10 Ways To Tell a Teenager I Love You

Parenting a teenager can be a challenge, a constant power struggle over control and conformity. It’s often way easier to think of ways to punish your teenager than it is to think of ways to enjoy them. However, there is no replacement for the important parent/child bond and having these moments of love and connection are absolutely vital to your relationship. The list below details simple ways to show love to your often unlovable teenager that you love them.

  • Write them a letter or a card. Place it on their bed or in their backpack to find later. You can even send it through the mail, so they’ll get something special at the post office.
  • Listen. Turn off all the distractions, look your teenager in the eye, and listen. Respond to what they say and encourage them to keep talking. Don’t offer advice, just receive all they have to tell you.
  • Make their favorite meal. On a totally unexpected night (not their birthday or a holiday), serve them their favorite meal, even if it means more time in the kitchen. This simple act of service conveys lots of love and nourishes their heart as well as their body.
  • Read a book together. Though nights of reading aloud to your child before bedtime may be a distant memory, use this time to discuss a book both of you are reading together. Think of it as a mini-book club.
  • Go on a hike together. Being active together in nature is a great way to unwind and reset from the daily stresses of their lives. Don’t talk about anything which brings either of you stress, even if it means you are walking in silence. Companionship may be all they need.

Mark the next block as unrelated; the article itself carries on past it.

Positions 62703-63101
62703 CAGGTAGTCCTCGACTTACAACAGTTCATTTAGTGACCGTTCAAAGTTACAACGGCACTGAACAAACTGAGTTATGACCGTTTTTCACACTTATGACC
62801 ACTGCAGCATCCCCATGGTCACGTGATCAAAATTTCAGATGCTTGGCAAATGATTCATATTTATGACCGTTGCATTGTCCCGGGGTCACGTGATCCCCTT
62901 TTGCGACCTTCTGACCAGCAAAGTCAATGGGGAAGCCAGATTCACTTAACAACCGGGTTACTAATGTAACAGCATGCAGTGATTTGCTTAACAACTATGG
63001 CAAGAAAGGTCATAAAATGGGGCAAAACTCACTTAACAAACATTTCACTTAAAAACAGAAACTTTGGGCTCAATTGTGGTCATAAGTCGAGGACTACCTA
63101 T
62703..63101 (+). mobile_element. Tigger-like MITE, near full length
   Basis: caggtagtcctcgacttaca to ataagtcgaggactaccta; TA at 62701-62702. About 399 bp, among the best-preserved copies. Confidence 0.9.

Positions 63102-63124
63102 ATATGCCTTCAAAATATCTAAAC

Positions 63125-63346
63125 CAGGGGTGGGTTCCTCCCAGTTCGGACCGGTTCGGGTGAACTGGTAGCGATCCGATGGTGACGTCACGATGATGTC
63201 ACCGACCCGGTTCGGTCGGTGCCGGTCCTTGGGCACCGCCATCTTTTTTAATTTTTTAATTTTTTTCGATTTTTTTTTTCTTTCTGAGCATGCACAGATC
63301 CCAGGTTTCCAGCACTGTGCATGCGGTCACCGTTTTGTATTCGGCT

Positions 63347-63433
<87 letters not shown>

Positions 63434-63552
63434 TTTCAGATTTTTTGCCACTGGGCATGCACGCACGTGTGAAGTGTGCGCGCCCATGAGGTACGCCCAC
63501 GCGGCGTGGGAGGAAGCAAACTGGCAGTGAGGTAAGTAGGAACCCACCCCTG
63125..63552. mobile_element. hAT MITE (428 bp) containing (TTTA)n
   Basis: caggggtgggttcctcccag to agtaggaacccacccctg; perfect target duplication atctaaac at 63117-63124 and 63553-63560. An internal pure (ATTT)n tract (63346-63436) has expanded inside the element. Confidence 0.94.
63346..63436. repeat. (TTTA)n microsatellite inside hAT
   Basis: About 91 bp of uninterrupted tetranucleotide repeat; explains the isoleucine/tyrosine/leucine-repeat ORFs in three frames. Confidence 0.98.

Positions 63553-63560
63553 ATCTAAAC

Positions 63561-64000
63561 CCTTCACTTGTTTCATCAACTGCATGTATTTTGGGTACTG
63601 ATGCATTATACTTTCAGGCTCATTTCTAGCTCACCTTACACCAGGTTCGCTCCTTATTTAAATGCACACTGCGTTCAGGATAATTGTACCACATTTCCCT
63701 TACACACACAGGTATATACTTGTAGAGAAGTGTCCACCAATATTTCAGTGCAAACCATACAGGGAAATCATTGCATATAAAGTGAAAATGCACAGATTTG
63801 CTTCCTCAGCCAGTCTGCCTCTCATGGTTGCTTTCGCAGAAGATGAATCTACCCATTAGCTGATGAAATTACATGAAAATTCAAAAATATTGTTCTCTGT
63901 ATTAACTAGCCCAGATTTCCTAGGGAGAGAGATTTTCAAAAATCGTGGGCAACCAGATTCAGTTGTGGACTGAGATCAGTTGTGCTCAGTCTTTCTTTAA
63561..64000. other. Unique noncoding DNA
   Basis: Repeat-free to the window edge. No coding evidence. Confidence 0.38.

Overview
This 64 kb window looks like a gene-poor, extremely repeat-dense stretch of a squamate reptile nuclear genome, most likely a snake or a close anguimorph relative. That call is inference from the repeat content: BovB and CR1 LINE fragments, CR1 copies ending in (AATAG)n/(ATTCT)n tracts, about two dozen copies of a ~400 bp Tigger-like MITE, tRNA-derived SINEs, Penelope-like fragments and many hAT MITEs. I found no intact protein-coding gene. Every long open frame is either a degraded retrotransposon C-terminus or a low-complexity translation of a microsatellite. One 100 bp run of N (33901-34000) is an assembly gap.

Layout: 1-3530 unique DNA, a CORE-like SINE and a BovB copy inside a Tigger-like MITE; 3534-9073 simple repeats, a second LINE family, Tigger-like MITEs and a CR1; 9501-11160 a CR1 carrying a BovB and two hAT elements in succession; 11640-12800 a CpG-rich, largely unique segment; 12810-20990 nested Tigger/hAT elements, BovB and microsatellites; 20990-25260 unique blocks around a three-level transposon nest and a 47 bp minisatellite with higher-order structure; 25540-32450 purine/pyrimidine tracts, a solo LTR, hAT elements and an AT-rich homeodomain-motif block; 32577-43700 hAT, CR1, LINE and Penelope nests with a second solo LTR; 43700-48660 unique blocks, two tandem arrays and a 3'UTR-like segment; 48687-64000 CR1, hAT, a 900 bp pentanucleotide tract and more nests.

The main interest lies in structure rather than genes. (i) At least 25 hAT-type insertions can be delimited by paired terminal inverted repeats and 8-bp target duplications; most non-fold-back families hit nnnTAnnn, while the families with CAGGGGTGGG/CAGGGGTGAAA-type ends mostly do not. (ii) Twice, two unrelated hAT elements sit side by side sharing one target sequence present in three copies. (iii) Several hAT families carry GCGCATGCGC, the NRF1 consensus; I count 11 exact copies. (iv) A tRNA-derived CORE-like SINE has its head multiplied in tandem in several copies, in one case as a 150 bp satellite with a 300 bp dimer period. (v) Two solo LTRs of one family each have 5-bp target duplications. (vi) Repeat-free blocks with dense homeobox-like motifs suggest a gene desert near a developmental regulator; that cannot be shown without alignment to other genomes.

• Play a game. It can be a favorite board game, a quick game of basketball in the driveway or an online game together. Do something where you can have a bit of healthy competition doing something your teenager enjoys.
  • Be honest. Even when your teen isn’t, be honest. Even when the questions are tough, answer them honestly. Be your authentic self around your teenager. Demonstrate to them you are an actual human being, too, with your own thoughts and life experiences. Honesty goes a long way to building a good, trusting relationship.
  • Get to know their friends. Learn what your teenager likes about them and learn what they like about your child.  Loving your son or daughter means respecting and enjoying their friends. Build a team of support around your teenager.
  • Encourage them to grow. Send them to a teen summer camp or a teen Christian program. It will be hard to let them go, but giving them the independence they crave in a controlled setting will have them develop maturity and personal responsibility.
  • Send them nice texts. A simple “I love you” or “I think you’re great” will provide just the boost of love and encouragement your teenager needs to make it through their day. 

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